What’s the most interesting thing about social work that the general public might not know?

Many people think that social work is simply working in child welfare and there is a notion that we focus on taking custody of kids or providing financial assistance. However, social work is classified into three categories of practice: macro social work, mezzo social work, and micro social work. These three categories determine the scope of practice for the social worker.

Macro-level social workers work at the community and systems-level, whereas mezzo-level social work focuses on neighborhoods, small groups, and institutions. Micro-level work focuses on families or individuals. At times, macro-level, mezzo-level, and micro-level social work overlap as individuals, small groups, and larger communities often affect each other.

What’s the one key lesson from your courses/work here at Concordia that you hope students take away from interacting with you and learning from you?

I hope my students understand that social work is truly a calling. I want them to understand the importance of being culturally sensitive while staying true to their values and beliefs. I pray that my students learn to appreciate the importance of social work as it relates to research which is the foundation for the development of programs, policies, and theories.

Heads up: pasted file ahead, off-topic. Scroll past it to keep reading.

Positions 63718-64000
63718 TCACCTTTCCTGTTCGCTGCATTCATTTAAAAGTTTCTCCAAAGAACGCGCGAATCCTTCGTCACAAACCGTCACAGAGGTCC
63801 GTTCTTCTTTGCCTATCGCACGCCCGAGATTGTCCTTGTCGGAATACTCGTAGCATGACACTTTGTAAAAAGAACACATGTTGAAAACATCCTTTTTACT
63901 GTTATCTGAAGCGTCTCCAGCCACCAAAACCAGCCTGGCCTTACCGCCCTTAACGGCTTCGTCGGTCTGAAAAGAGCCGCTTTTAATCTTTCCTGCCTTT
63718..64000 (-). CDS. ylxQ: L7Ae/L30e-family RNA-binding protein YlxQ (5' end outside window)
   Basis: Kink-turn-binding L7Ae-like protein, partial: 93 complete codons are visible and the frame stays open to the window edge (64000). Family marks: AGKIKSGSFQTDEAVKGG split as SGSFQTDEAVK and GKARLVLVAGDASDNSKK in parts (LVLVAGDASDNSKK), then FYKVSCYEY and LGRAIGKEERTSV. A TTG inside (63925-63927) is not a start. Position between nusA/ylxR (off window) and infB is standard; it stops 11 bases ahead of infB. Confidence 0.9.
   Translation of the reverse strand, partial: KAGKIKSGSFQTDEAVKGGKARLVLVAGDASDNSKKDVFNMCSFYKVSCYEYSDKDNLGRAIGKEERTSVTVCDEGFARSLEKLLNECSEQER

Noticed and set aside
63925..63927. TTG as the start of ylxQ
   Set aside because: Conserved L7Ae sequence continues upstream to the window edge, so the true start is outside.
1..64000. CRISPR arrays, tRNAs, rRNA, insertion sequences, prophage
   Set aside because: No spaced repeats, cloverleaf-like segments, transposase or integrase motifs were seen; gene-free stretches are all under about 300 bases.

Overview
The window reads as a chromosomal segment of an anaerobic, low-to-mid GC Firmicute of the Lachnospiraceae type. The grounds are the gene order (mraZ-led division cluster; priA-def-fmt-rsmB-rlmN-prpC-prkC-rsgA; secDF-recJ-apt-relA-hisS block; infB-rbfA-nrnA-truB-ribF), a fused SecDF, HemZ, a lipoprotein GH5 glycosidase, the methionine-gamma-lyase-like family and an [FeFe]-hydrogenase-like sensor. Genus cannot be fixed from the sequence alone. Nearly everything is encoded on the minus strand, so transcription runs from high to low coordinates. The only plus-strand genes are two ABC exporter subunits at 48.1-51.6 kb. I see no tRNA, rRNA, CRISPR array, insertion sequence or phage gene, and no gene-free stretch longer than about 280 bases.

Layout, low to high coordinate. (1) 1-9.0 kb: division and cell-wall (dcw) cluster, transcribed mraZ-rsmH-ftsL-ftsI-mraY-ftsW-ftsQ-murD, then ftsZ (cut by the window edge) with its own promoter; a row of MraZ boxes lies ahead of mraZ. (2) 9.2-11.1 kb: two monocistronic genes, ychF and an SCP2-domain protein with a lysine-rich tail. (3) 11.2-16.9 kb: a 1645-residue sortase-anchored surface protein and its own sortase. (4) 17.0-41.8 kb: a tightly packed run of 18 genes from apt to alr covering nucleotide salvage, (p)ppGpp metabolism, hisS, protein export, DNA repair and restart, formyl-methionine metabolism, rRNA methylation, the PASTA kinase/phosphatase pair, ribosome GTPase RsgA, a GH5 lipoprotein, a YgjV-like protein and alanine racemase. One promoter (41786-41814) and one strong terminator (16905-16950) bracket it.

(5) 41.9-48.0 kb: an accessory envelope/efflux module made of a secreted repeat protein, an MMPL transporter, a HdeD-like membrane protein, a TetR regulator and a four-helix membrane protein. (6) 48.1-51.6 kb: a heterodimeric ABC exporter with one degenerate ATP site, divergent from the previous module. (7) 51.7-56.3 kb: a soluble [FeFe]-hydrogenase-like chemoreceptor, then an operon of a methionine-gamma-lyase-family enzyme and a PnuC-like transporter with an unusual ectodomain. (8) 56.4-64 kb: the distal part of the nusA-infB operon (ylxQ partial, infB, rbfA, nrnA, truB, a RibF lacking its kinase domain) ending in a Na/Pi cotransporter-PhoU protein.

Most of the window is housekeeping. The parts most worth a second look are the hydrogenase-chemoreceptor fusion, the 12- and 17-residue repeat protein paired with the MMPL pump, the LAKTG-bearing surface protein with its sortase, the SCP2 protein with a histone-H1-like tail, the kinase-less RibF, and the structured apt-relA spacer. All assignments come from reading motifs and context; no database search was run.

Why should students study social work?

Social workers are change agents that make a difference in the lives of individuals, groups, and society as a whole. Social workers advance changes in social policy, promote social justice, and foster human and global well-being. The need for social workers continues to grow; there is much work to be done with the opportunity to truly make a difference.

Lastly, why should students consider Concordia?

Students who matriculate through Condordia’s social work program will graduate with the skill sets needed to be competent social workers. They will know how to navigate systems and empower vulnerable populations to meet the global needs of communities. Students will know how to successfully incorporate holistic practices that are inclusive of spirituality, understanding the importance of Christian values and beliefs.

If you’re interested in pursuing a career in social work and learning from Dr. Gadling-Cole here at Concordia, we offer both a bachelor’s and a master’s degree. You can learn more about our bachelor’s in social work or our master’s of social work by visiting their program pages. 

If this story has inspired you, why not explore how you can help further Concordia's mission through giving.